“From Ded Moroz to Santa Claus”, a book about communist celebrations of Christmas and the New Year in Romania.
Christmas, the Nativity of Jesus, has been celebrated ever since the early days of Christianity as a mix of heathen and Christian rites. Just like other customs related to the beginning of the New Year, over time different sets of traditions became associated with the celebration of Christmas. The enactment of a custom, the emergence of a new ritual or a symbol are also related to the shared values of the society at a given moment in history. The image of Christmas as a family celebration, for instance, has emerged fairly recently, and some historians and sociologists say it is usually one the values of the Victorian Age against the backdrop of industrialisation in Great Britain. In Romanian Principalities, the adorned fir-tree was imported from Germany, once the Principalities had been undergoing a modernisation process around the 1830s. As for Santa Claus, he emerged even more recently. At any rate, modern traditions that usually go with traditional and religious rites related to the Nativity of Jesus sometimes downplayed the traditional system of beliefs.
The modern set of Christmas traditions, however, did not spread that much before the communist regime. The communists brutally imposed a different way of spending winter celebrations in the country. Their intention was to erase the memory of the past, so that in the new society, man could enact a set of traditions that were supposed to be fully subservient to the communist ideology. Such transformations were extensively dealt with in a book entitled “From Ded Moroz to Santa Claus. A Sociological Perspective on Christmas”. The author of the book, Ozana Cucu-Oancea, told us more about the communists’ plans:
”Nothing was done randomly or brutally. They were well aware of the fact they could not completely destroy a celebration. They did not want to take Christmas completely out of people’s lives, as they knew people were attached to those symbols. And then their tactics was to distort the meaning of a tradition, to do away with the religious dimension of a celebration, at once shifting its component elements. For instance, the Christmas fir-tree and Santa Claus’s figure were turned and altered into a profane celebration. Communists tried to take the celebration out of the family and move it to the public space, actually turning it into a festivity. Santa Claus no longer arrived at peoples’ homes to place the presents under the fir-tree, but he would come to their parents at the factory or at the institutions they worked in. Or he would arrive in the Kids’ Little Town, or at the House of Culture, which were public venues. That was their tactics. “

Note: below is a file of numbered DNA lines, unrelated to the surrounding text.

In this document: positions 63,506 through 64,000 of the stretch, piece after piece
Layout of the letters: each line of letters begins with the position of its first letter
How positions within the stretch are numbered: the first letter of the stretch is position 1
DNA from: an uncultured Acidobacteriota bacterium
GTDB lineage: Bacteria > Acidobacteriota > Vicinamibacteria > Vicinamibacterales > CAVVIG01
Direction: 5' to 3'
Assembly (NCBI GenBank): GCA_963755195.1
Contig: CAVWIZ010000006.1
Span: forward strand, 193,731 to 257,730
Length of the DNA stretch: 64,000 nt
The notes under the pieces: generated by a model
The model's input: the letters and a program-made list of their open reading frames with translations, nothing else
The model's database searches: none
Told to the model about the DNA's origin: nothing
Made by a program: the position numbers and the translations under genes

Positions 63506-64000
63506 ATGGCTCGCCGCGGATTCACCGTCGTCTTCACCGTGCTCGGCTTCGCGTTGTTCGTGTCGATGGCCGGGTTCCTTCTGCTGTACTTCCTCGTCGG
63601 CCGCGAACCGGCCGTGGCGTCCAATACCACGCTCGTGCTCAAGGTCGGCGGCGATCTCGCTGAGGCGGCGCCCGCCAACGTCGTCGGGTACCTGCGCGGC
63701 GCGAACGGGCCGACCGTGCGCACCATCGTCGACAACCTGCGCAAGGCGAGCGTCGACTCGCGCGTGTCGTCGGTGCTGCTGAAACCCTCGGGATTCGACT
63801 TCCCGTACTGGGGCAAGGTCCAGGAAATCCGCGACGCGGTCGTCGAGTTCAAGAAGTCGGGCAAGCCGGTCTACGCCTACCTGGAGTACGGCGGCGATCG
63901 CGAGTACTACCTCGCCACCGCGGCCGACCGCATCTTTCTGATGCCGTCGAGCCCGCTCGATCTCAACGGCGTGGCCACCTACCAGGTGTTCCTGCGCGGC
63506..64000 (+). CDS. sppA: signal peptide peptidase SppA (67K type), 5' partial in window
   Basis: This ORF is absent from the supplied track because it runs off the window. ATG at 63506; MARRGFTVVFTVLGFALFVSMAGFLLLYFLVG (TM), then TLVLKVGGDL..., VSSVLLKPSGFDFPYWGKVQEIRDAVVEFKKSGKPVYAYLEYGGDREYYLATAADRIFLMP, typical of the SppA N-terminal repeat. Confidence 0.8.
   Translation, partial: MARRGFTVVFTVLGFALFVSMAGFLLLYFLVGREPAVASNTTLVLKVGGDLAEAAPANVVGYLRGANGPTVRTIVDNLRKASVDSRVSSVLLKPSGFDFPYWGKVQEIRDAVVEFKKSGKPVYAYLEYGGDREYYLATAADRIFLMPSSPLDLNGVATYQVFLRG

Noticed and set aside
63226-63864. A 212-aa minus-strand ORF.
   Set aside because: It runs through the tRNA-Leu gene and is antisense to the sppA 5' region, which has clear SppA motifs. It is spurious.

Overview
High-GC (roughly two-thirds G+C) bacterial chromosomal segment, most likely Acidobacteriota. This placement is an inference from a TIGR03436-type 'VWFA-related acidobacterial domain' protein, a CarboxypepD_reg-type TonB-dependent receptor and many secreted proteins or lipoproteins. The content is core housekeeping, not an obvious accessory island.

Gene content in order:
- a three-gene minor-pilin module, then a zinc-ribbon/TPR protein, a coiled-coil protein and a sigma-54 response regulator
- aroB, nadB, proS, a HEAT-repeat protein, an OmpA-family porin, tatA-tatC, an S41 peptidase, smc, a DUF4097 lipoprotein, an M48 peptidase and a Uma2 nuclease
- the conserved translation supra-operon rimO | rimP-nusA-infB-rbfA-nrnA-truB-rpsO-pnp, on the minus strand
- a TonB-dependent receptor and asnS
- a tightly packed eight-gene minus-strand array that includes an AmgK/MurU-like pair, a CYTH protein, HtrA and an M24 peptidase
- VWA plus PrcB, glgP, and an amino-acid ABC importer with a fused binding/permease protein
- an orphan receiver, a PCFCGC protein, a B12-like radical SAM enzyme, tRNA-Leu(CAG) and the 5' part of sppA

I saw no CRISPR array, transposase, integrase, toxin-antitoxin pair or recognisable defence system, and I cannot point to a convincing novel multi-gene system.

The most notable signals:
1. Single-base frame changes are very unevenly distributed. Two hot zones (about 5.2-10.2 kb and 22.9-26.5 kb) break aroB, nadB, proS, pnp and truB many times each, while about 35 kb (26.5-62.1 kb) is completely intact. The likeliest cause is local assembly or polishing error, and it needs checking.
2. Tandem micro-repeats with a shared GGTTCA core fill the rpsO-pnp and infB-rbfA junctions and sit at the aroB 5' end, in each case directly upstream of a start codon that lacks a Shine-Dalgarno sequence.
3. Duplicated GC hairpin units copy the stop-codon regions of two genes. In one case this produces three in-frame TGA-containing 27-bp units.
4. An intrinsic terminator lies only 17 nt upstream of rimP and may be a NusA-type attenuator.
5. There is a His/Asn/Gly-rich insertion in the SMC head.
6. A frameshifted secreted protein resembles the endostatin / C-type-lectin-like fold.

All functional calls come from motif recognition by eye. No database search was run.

Amusement parks are still commonplace in Romania. Yet the communists’ underlying intention when they set up those parks was to associate winter celebrations with a public party, held inside the community, thus destroying its purely domestic, home-bound dimension. Santa Claus (Mos Craciun, in Romanian) had also been going through a transformation. He was replaced by Ded Moroz (Mos Gerila, in Romanian, literally meaning “Old Man Frost”). Imported form the former USSR, he was no longer clad in red, but in blue, and he no longer arrived on Christmas Eve, but on the night when the New Year’s Eve Party was held. The communists made some changes in the calendar as well. For instance, the Day of the Republic was proclaimed on December 30, to shift the focus from the day of December 25, in the past, to December 30, actually the day when King Michael forcefully stepped down in 1946. Ozana Cucu-Oancea speaks about the new communist calendar of the winter celebrations:
”They shifted the focus from the traditional Christmas days, proclaiming the days of December 25 and 26 workdays, while January 1st was the only day off, for the New Year’s Eve party. If Christmas happened to be on a weekday, people had to go to work, while only kids and the elderly arrived at the church. The thing is that, Romanians at least continued to celebrate Christmas as they did before. People kept celebrating Christmas in the family, the way they used to do in the past, while concurrently, they also took part in the communist celebrations."
The double standards were applied in urban areas, where people remembered Santa Claus, but also in the rural regions, where religious and traditional customs were still observed. However, the communist propaganda succeeded to fulfil its set targets. Ozana Cucu-Oancea:
“Industrialisation occurred at a later stage than in the western countries, so there wasn’t enough time for the Victorian sentimental image of Christmas to catch on when the communists took over, except of course for the urban areas and the upper classes. It was as far as it could get, and in no way was it known in the rural areas. So much so that very few people in the countryside remembered Santa Claus. During my student years, when I did a lot of field research in the villages, I was baffled to meet peasants who had lived their whole lives with the idea that it was Ded Moroz, who arrived on the New Year’s Eve night, and not Santa Claus (Mos Craciun) for Christmas.“
Following the double standards they applied during of the communist regime, right after 1990 the Romanians were very quick to celebrate Christmas in a way that goes with our times, which according to some is associated with a purely consumerist holiday.